But in education, we unequivocally stand behind this concept of testing. We support and praise short-term memorization. The students who are thought of as most diligent are rarely the ones who I think will make an impact in the world; rather, they are the ones who can suppress their natural curiosity in exchange for bulldozing through the memorization of 100 terms all for the purpose of pasting them down the next day. Do they actually retain anything for more than two weeks? No. So, are they learning? No. Does it make them any happier? No.

We need to consider that we — the so-called “worst generation” of America — are not that way because of our own nature and distraction with media and the internet; instead, we are the “worst generation” because we have higher rates of stress-induced mental illness than ever before in the history of American youth. Plus, honestly, I think we are the best generation, even though we’ve been completely screwed over by our schooling, because we are the most accepting, progressive generation ever. So stop calling us the worst and do something about it.

View at

Iranian Phone App to Reveal Location of Morality Police

In 2016, anonymous developers created a crowdsourced Gershad phone app to pinpoint the location of the Ershad morality police vans on street so young people can avoid them. They asked on the Gershad webpage, “Why do we have to be humiliated for our most obvious right which is the right to where what we want? Social media …are full of footage and photos of innocent women who have been beaten up and dragged on the ground by Eershad patrol agents.” The app designers said that in 2014 18,000 people were prosecuted and about three million were issued official warnings.

Amir Azimi, “Iranian Youth Get App to Dodge Morality Police, BBC News, February 9, 2016.

Trump calls youth protesters thugs

Victoria Kaplan reported on youth protests against Donald Trump in a email 3-12-16, “Without consulting local police, Donald Trump abruptly cancelled a rally in Chicago in the face of massive and overwhelmingly peaceful student-led protests. Then he blamed MoveOn members for his decision, telling Fox News we must have “staged” the protests and that MoveOn is “not a good group of people.” This morning, he called protestors “thugs.” People for Bernie — an offshoot of the Occupy Wall Street movement — sent a tweet warning that even bigger battles may be ahead.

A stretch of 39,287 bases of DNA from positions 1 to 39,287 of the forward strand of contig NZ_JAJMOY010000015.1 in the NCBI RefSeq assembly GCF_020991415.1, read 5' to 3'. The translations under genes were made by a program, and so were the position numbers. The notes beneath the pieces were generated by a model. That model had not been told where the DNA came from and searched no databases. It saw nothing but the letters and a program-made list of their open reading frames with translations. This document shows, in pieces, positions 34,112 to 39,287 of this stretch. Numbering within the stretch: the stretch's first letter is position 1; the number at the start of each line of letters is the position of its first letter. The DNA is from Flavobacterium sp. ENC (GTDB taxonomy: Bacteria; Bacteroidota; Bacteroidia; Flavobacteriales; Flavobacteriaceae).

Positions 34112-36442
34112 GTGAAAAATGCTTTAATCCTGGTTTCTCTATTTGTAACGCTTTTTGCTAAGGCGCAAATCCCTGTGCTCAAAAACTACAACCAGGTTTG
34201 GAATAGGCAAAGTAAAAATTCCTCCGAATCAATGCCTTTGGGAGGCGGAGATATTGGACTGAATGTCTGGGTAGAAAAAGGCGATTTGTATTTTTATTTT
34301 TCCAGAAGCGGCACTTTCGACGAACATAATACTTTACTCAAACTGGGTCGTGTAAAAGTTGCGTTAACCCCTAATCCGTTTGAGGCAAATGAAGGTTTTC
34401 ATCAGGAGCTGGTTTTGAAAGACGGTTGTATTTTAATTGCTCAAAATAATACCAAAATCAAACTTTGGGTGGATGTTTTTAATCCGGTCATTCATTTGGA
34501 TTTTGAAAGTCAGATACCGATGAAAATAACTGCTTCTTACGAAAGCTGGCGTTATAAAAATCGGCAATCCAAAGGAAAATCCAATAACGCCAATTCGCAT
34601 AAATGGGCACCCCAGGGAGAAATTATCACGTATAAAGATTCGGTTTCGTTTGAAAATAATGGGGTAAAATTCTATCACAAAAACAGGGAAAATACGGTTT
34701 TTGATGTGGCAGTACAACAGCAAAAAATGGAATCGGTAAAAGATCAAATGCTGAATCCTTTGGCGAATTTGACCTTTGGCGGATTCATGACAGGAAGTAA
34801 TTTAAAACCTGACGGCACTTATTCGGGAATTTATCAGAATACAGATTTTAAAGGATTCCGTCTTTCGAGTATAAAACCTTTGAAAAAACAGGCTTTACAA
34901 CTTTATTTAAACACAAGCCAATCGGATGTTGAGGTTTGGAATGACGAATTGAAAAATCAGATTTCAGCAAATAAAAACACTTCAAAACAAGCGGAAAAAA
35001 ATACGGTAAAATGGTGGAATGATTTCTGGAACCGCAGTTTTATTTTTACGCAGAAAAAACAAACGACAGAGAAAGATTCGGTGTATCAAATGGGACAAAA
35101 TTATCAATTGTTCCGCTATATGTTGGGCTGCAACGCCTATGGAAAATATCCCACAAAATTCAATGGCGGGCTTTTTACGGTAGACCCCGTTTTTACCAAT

Trump said in St. Louis there was an upside to getting heckled.
“Can I be honest with you? It adds to the flavor,” he told his cheering supporters. “It really does. It makes it more exciting. I mean, isn’t this better than listening to a long boring speech?”
Micahel Finnegan, “Donald Trump has a History of Endorsing Violence Against Protesters, Los Angeles Times, March 11, 2016.

Young people betrayed economically

The Guardian newspaper researched data about Generation Y in eight of the largest developed nations, concluding they were they didn’t delay adulthood because they were indulged by their parents—as often said about them, but because they are betrayed by the economic hardships they face. They did as they were told, obsessed with achievement, they went to university, but graduated burdened by student debt and unable to find well-paying jobs in their fields. Jane, 29, UK told The Guardian, “I did all the things we were told to do…but on a single income, housing is my nightmare.” Not being able to afford a house also makes it difficult to raise children. Lauren, 23, reported from Scotland that she has temporary jobs so she can’t sign a lease on a flat, living with her parents. “I yearn to escape and begin my adult life, but I feel like a reluctant Peter Pan.”

Carmen Fishwick, “Five Markers of Adulthood Millennials Have Had to Give Up,” The Guardian, March 10. 2016.

What names do you hear for Gen Y?

The Guardian reported on what different countries call people born after 1980.[i] European countries have different descriptors for what the US calls Millennials and the UK and Australia calls Gen Y: Sweden’s Generation Curling (for parents clearing all obstacles from their path like clearing an ice field), Norway’s Generation Serious, Poland’s Generation John Paul II (upset by the Polish pope’s death in 2005), Germany’s Generation Maybe (unable to commit faced by many options), Greece’s Generation of 500 euros (the government salary paid to young workers) and Spain’s Generation Ni-NI or Mileuristas (neither work or study or low salary). Chinese call them ken lao zu, “the generation that eats the old” for living off their parents, and Japanese call them nagara-zoku, “the people who are always doing two things at once” or the Relaxed Generation who live with their parents. Others call them Generation Terror because they grew up after 9// and the war of terror, Echo Boomers because they have some of the same values and large size of the Baby Boomers, or Generation Debt in the US and Generation [high] Rent in the UK and Australia where young adults fear they won’t be able to buy a house and have to pay high rents.

[i] Carmen Fishwick, “Five Markers of Adulthood Millennials Have Had to Give Up,” The Guardian, March 10. 2016.